“The Lord spoke to Moses on Mount Sinai, saying, “Speak to the people of Israel and say to them, When you come into the land that I give you, the land shall keep a Sabbath to the Lord. For six years you shall sow your field, and for six years you shall prune your vineyard and gather in its fruits, but in the seventh year there shall be a Sabbath of solemn rest for the land, a Sabbath to the Lord. You shall not sow your field or prune your vineyard. You shall not reap what grows of itself in your harvest, or gather the grapes of your undressed vine. It shall be a year of solemn rest for the land. The Sabbath of the land shall provide food for you, for yourself and for your male and female slaves and for your hired worker and the sojourner who lives with you, and for your cattle and for the wild animals that are in your land: all its yield shall be for food.”

So this, we’re coming to the year of jubilee next, but this is the Sabbath year. Once every seven years the land gets a rest. Did you notice how the land is almost personified in these verses? That the land itself would be tired. Some of you, many of you would be experts in this more than I would, but the same principle that they’re getting at in Leviticus 25, farmers and agronomists will tell you today, that’s why you rotate crops, why you use fertilizer, whatever it takes to keep carbon in the soil, because the land can be depleted and the land can get tired. So there’s a rudimentary version of it here that you give the land a break every seven years, its own Sabbath.

This would have been good for all those who worked the land, the animals, the servants, the household, and it would have been good for the land itself. It was also meant to be a provision for the poor, that in that seventh year as the land would lie fallow, the poor could come in and they could eat and the beasts could eat. It would be a year of rest and recuperation.

Now it’s doubtful whether the Israelites actually ever kept the Sabbath year, or the year of jubilee. We certainly don’t have a record that they did so; they should have. We don’t have a record that they did so. In fact, we have hints that they were never faithful. It was one thing to try to have the faith to take a day of rest and worship one day a week, maybe you could do that. But to take this great step of faith and trust that God would provide the miraculous harvest for a whole extra year, this seems to have been beyond them.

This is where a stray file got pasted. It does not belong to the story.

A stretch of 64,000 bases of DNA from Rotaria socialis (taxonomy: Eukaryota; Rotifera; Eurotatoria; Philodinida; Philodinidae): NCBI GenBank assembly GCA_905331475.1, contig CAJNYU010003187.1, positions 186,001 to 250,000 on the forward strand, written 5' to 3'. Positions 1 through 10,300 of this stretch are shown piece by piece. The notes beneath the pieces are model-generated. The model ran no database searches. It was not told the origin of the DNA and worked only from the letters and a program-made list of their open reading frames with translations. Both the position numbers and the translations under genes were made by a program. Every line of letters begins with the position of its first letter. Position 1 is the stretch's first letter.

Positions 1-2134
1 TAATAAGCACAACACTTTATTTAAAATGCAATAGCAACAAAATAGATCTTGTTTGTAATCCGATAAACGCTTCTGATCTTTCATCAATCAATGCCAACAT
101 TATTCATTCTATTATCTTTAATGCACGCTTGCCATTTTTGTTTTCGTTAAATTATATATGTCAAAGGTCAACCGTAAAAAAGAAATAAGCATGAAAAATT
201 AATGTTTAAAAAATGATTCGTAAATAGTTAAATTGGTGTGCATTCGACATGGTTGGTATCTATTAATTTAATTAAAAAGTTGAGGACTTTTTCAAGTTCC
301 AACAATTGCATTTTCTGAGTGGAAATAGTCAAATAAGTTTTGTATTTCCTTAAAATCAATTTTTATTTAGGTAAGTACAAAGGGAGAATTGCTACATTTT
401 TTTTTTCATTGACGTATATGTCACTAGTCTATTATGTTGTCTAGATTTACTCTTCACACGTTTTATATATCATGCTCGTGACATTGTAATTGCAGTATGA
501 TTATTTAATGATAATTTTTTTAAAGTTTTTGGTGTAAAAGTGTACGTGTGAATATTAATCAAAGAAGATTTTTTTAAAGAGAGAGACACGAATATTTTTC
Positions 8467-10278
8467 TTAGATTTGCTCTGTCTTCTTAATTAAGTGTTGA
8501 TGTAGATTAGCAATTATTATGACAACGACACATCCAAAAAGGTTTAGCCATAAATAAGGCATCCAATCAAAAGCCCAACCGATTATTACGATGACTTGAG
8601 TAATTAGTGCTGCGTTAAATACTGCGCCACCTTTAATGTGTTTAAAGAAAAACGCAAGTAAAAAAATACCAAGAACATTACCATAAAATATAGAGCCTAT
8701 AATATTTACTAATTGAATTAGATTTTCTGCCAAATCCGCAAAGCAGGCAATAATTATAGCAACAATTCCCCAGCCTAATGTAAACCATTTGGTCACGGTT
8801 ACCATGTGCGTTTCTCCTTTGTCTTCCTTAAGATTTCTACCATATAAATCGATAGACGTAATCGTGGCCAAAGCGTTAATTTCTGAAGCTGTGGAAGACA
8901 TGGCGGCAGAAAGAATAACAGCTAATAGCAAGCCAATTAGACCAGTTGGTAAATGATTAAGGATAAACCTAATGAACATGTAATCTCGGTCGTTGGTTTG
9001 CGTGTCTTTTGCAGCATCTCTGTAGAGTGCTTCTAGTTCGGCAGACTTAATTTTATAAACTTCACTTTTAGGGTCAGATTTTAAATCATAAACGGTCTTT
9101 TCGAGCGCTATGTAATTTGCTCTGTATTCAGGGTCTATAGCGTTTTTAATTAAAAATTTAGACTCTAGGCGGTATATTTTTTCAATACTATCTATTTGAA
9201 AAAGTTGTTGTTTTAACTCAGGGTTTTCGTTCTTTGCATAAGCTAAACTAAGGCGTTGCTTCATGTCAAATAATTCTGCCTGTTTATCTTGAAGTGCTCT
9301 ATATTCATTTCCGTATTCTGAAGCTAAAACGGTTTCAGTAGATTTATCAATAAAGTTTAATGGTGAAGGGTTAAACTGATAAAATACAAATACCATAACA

Why do I say that? Because in 2 Chronicles 36, as we get to looking toward the exile, we read he took into exile and Babylon those who had escaped from the sword. They became servants to him and his sons until the establishment of the kingdom of Persia to fulfill the word of the Lord by the mouth of Jeremiah, and listen to this, until the land had enjoyed its Sabbath. All the days that it lay desolate, it kept Sabbath to fulfill 70 years.

So one of the reasons that God’s people were eventually sent into exile, it seems, is that they had been disobedient to this command. They had not given the land the rest that God had commanded. So it says all of the rest that you were meant to give this land, now it’s going to have it. For 70 years.

Maybe it’s a little bit of a stretch, but there is a principle here. I’ve heard people say that you can borrow from sleep, but you can’t, in the end, steal it. Meaning you can get into a season where you’ve got kids up at night or you have to cram to get some assignment done or to get your work done, and you can borrow from sleep and you can go for a stretch, but the Lord has made us that eventually your body will make you make up for the rest that you’re not taking. You will break down, maybe mentally, maybe physically, maybe both.

So here they had not given the land its rest, so He sent them off into exile.

That’s the provision for the Sabbath year. But there’s an even grander, more glorious celebration to come. That’s once every seven years, but once every 50 years, oh, my. They would have a year of jubilee. At least they were supposed to.

Here’s what we read. First the introduction in verse 8: “You shall count seven weeks[of years, seven times seven years, so that the time of the seven weeks of years shall give you forty-nine years.”

You didn’t know you were getting math, but there it is, you’ve got 7 x 7.

“Then you shall sound the loud trumpet on the tenth day of the seventh month. On the Day of Atonement.”